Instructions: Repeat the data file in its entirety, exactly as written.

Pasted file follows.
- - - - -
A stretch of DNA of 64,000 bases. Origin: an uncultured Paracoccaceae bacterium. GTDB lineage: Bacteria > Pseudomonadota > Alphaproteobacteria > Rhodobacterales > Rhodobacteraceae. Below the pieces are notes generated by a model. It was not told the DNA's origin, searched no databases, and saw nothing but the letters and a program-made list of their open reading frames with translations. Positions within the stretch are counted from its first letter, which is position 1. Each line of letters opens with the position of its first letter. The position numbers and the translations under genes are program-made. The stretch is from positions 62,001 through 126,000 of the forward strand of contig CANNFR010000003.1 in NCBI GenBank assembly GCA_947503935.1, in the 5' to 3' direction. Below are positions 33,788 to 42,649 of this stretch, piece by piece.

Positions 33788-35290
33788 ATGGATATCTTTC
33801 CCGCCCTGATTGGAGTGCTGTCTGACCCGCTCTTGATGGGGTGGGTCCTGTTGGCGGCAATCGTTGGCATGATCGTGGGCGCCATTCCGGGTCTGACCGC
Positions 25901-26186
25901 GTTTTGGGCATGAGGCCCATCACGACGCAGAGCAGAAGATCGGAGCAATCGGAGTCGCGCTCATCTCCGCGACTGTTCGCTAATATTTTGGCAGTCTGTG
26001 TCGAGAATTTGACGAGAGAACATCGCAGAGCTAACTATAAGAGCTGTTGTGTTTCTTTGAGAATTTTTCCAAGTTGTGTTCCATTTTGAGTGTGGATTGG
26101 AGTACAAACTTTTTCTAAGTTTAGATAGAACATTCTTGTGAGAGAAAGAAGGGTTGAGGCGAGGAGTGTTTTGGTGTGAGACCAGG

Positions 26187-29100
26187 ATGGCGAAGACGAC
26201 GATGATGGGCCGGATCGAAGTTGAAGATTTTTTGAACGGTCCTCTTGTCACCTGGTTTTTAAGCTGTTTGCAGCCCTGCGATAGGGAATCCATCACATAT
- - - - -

A stretch of DNA of 64,000 bases. Origin: an uncultured Paracoccaceae bacterium. GTDB lineage: Bacteria > Pseudomonadota > Alphaproteobacteria > Rhodobacterales > Rhodobacteraceae. Below the pieces are notes generated by a model. It was not told the DNA's origin, searched no databases, and saw nothing but the letters and a program-made list of their open reading frames with translations. Positions within the stretch are counted from its first letter, which is position 1. Each line of letters opens with the position of its first letter. The position numbers and the translations under genes are program-made. The stretch is from positions 62,001 through 126,000 of the forward strand of contig CANNFR010000003.1 in NCBI GenBank assembly GCA_947503935.1, in the 5' to 3' direction. Below are positions 33,788 to 42,649 of this stretch, piece by piece.

Positions 33788-35290
33788 ATGGATATCTTTC
33801 CCGCCCTGATTGGAGTGCTGTCTGACCCGCTCTTGATGGGGTGGGTCCTGTTGGCGGCAATCGTTGGCATGATCGTGGGCGCCATTCCGGGTCTGACCGC
Positions 25901-26186
25901 GTTTTGGGCATGAGGCCCATCACGACGCAGAGCAGAAGATCGGAGCAATCGGAGTCGCGCTCATCTCCGCGACTGTTCGCTAATATTTTGGCAGTCTGTG
26001 TCGAGAATTTGACGAGAGAACATCGCAGAGCTAACTATAAGAGCTGTTGTGTTTCTTTGAGAATTTTTCCAAGTTGTGTTCCATTTTGAGTGTGGATTGG
26101 AGTACAAACTTTTTCTAAGTTTAGATAGAACATTCTTGTGAGAGAAAGAAGGGTTGAGGCGAGGAGTGTTTTGGTGTGAGACCAGG

Positions 26187-29100
26187 ATGGCGAAGACGAC
26201 GATGATGGGCCGGATCGAAGTTGAAGATTTTTTGAACGGTCCTCTTGTCACCTGGTTTTTAAGCTGTTTGCAGCCCTGCGATAGGGAATCCATCACATAT